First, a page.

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Caroline Sulzer

The Taxidermist


He had been so fond of animals as a child, and then many things happened to distract him from this quality, which now so many years later he could see as a defining aspect of himself, almost as set as the shape of his face, the color of his eyes.  Like anyone who isn’t born into means, he’d had to find ways of making his way in the world, many of them occupations that bored or even revolted him.  He was with a friend when he first gutted and then preserved a deer.  His friend had done it many times before, mostly just the head.  And in this case, too, it was only the head, which they took turns sawing off until it became its own thing, deader than dead.  He’d been disgusted by the situation, not being a hunter himself, mostly because it told him he’d neglected to plan his life and choose his friends more carefully.


He had not had much school, but he did like to read. He liked to read books with animals of all kinds in them, but what he didn’t like was when writers strained to use animals as a metaphor. Meat-phors, he’d coined them believing then that using an animal was using an animal, even if it was for the meat of a person’s idea. The animal had to be real and come alive of its own accord on the page and he thought perhaps this was best done in books for children where the anthropomorphizing was simple and shameless. In any case, animals, including birds, fish and insects, were profound whether some writer chose to write about them or not. The many dull and difficult jobs over the years, a marriage in which he had to pretend to be someone he wasn’t, made him forget his views. Still, there they were, somewhere at his core.


Standing by his friend in the presence of the deer, a tenderness developed in him for the body, estranged from its head but still beautiful he thought.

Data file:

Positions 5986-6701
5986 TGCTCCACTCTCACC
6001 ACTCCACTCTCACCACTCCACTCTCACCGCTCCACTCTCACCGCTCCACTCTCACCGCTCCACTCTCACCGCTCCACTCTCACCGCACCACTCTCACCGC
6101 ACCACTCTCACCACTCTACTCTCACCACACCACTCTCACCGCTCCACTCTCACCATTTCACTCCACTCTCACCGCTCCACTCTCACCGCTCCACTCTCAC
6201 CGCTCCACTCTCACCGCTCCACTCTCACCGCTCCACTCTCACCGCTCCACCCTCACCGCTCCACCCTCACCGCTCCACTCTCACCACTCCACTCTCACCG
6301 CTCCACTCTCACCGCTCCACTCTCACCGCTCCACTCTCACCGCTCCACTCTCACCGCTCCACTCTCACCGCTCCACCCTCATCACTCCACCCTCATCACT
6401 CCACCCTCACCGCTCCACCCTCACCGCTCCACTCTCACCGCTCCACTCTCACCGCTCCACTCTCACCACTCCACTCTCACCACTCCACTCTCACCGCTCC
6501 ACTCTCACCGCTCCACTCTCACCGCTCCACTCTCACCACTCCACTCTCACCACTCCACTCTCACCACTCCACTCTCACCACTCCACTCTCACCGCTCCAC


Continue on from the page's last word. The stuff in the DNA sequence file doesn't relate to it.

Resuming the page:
‘We should preserve it, too,’ he said to his friend.

‘A headless deer?  That’s funny.’

‘Really.  I could practice on it.’  He knew this pragmatic approach would appeal to his friend. 

And so, with the help of his friend, he gutted the body and prepared it for preservation.  He was not sure what to do with the opening where the head had been sawed off. It was an enormous wound, could not even be called a wound, perhaps, as it was inflicted after death. The actual bullet wound was close to the heart, a merciful kill. After emptying the neck region of its contents, and taking the necessary steps to prevent rot, he found he could sew it up without much difficulty.  He felt, as he touched each part of the carcass, as though he knew it more intimately than he had ever known anything or anyone, even his wife.


He’d brought the deer home, and this was probably the first step in the winding staircase that led, a very long year later, to him and his wife approaching divorce.  It was her decision but he could not find any reason to protest.  He had been taken by surprise by his passion, and felt he wasn’t quite the same man she had married, or maybe he was the same but only now showing that man. He had quickly developed enough of a reputation to start a small business in their garage.  His initial revulsion had become, over time, a fascination with layers of skin, with what is inside the body, with making it look, again, almost like something living, yet clearly dead, without the slightest motion, yet, if done well enough, giving the illusion of almost life. 


Since he did not hunt, not being a man who would choose to kill, he depended on other men killing and bringing him their prey, or trophies.  Eventually he also got quarry from women and even children, who were given guns for their birthdays and Christmas.


There was a boy who came in not long ago with two men, presumably the boy’s father and maybe his grandfather.  He was slight and pale, wearing a flannel shirt several sizes too large.  We’re going to have this one done real good. Your first, son. The boy didn’t look strong enough to pull the trigger. Yet he smiled when his father said this.  It was a strange, fixed kind of smile, the kind that probably lived somewhere other than where it seemed to. He looked up from his work, at the boy, who stood oddly still. He did not see or hear the men, who were talking to each other and shifting in their boots. The garage was overflowing with the quiet of all the animals to whom he’d given his passion.

Get out, he said to the boy, louder than he meant to.

Go out and play.






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